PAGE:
Prior to the COVID-19 crisis, Sydney Airport was Australia’s busiest airport, hosting 44 million passengers and more than 300,000 flight movements annually across its three runways. With passenger traffic down 97 per cent, and with the help of multiple government and regulatory agencies, the airport temporarily closed one runway for the launch of a very special Porsche: the new 911 Turbo S.
The unveiling of the sports car to the Australian market gave 48 VIPs the opportunity to drive along Runway 16L/34R – one of two usually off-limits runways that protrude out into Botany Bay. Supervision was provided by Porsche Track Experience instructors, led by Deputy Chief Instructor and Bathurst 1000 champ Luke Youlden.
“I feel like I’ve got the golden ticket to Willy Wonka.” That’s how one Porsche enthusiast described receiving a ‘boarding pass’ to what may be one of the most exclusive events ever held on four wheels.
The unprecedented event showcased the all-wheel drive acceleration of the latest iteration of a Porsche legend, in safe and controlled conditions on the expansive 2.2-km stretch of tarmac. With 478kW (911 Turbo S: Fuel consumption* combined (WLTP) 12.3 – 12.0 l/100 km, CO₂ emissions* combined (WLTP) 278 – 271 g/km) from its 3.8-litre twin-turbo boxer six-cylinder, the Turbo S can storm to 100km/h in 2.7 seconds.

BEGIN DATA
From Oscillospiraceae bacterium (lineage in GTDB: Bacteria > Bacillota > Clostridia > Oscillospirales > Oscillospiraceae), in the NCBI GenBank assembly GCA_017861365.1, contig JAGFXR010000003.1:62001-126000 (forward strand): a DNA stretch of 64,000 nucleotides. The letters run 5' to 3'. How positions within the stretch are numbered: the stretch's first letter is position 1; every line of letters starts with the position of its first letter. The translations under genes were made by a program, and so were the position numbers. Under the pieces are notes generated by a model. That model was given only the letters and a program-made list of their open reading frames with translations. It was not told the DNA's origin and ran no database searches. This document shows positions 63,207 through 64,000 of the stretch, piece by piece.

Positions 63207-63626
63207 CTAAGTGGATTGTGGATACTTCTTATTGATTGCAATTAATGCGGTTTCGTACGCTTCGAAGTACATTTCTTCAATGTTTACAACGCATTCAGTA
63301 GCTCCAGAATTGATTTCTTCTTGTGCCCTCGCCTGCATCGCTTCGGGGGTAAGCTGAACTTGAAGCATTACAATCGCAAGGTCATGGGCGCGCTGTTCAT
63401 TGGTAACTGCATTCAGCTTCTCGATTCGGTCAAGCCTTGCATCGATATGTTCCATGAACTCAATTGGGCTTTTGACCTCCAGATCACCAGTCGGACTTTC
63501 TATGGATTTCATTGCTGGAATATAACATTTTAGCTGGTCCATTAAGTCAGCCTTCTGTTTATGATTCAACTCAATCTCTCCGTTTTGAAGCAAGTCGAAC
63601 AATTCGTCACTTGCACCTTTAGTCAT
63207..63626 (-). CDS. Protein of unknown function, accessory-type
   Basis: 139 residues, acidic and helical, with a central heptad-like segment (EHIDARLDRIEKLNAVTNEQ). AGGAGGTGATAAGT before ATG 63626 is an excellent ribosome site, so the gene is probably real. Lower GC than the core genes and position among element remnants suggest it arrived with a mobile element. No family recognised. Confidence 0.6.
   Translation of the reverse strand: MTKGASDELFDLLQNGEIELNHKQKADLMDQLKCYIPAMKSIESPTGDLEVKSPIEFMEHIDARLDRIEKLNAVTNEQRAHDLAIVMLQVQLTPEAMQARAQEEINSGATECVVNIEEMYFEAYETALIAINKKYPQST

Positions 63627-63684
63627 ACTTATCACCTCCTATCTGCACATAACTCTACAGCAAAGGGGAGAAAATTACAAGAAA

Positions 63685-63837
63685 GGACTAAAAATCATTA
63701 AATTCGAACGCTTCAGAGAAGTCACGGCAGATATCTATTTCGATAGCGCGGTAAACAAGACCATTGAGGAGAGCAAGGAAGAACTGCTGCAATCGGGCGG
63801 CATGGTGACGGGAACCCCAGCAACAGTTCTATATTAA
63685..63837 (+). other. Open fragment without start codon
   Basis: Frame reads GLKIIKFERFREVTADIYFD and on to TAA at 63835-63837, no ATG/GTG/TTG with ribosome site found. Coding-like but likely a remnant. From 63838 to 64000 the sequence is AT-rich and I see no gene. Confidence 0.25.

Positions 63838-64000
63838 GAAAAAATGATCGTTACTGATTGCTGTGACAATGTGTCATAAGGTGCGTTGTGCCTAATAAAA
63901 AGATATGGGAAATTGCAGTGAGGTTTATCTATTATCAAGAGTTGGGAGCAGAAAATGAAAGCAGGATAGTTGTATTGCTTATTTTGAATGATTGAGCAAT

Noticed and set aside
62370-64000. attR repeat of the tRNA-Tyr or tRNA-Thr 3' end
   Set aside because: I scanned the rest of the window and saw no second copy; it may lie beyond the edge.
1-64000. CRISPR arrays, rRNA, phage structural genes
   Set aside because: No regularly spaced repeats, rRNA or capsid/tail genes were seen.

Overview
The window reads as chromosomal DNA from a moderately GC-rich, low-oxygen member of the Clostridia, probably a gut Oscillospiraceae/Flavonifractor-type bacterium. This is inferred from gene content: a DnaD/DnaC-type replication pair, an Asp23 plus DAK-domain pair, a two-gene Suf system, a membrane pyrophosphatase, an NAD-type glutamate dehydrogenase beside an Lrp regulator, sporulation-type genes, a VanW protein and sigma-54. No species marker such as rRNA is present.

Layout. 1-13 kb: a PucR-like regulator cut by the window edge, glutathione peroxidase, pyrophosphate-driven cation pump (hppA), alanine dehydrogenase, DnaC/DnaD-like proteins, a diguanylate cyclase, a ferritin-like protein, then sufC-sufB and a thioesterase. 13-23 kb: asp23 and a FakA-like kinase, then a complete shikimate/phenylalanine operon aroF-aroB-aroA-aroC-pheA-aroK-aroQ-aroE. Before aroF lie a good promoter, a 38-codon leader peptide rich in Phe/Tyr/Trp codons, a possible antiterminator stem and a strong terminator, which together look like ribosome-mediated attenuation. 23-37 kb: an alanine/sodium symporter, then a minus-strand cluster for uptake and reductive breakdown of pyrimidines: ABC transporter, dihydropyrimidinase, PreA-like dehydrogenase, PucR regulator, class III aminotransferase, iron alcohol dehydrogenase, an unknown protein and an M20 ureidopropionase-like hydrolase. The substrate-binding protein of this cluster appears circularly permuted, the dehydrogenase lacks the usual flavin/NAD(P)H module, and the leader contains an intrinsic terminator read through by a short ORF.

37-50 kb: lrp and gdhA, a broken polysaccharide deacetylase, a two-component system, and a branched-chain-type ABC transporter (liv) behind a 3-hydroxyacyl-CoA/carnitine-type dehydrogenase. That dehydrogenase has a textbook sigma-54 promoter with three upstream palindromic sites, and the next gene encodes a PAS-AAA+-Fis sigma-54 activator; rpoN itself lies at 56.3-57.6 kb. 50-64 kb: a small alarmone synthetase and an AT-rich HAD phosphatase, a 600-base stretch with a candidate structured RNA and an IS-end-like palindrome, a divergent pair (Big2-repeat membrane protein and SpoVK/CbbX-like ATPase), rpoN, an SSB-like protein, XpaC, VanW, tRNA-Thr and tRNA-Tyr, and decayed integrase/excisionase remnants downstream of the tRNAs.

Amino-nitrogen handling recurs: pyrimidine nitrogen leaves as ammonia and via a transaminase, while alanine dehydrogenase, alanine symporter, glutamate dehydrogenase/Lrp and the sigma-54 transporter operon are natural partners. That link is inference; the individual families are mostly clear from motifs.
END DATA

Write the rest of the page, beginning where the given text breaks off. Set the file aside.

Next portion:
How the Launch Control event came to life at Sydney Airport
“We always knew we wanted to do something special to launch the Type 992 911 Turbo S,” explains Belinda Coen, Marketing and Events Manager of Porsche Centre Sydney South.
Simply getting to the runway has been a process involving almost a dozen stakeholders and months of meticulous preparation. “There were numerous site visits before we could all agree it was actually possible. Logistically there are so many things to consider: first and foremost, safety,” adds Coen.
The extensive process started with site assessments and an evaluation of the ground surface. While the runway is designed for passenger jets with upwards of 50,000 hp and 300 seats, it also needed to suit a car with 170 kilograms of aerodynamic downforce and suspension designed to lap the Nürburgring. “A lot of work went into understanding the length of the runway and the speeds that the vehicle would be able to get to. From there we worked backwards so that we had every situation covered.”
After months of secret work to bring the big idea to life, Launch Control was cleared for take-off. “It was such a unique and special event,” says Coen, “and a once-in-a-lifetime opportunity that is unlikely to be able to take place ever again.”